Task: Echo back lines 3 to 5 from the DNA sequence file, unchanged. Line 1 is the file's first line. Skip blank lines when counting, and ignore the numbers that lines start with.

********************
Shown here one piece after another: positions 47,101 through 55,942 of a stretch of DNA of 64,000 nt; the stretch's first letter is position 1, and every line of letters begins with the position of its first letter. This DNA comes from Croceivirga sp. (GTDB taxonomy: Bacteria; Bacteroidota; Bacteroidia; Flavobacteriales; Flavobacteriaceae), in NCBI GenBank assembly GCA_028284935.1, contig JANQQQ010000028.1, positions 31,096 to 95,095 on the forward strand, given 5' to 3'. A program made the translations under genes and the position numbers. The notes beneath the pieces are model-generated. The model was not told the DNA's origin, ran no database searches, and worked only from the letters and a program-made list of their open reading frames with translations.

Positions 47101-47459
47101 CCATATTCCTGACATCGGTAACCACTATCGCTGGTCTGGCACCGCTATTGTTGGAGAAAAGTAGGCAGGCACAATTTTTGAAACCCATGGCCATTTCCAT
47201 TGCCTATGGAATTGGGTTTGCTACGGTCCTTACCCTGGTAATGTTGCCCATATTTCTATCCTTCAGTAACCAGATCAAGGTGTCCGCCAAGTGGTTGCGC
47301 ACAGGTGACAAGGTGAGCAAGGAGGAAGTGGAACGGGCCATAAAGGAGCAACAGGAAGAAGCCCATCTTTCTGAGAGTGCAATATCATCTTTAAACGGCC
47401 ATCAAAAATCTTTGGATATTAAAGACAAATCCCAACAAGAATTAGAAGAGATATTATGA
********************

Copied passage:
47101 CCATATTCCTGACATCGGTAACCACTATCGCTGGTCTGGCACCGCTATTGTTGGAGAAAAGTAGGCAGGCACAATTTTTGAAACCCATGGCCATTTCCAT
47201 TGCCTATGGAATTGGGTTTGCTACGGTCCTTACCCTGGTAATGTTGCCCATATTTCTATCCTTCAGTAACCAGATCAAGGTGTCCGCCAAGTGGTTGCGC
47301 ACAGGTGACAAGGTGAGCAAGGAGGAAGTGGAACGGGCCATAAAGGAGCAACAGGAAGAAGCCCATCTTTCTGAGAGTGCAATATCATCTTTAAACGGCC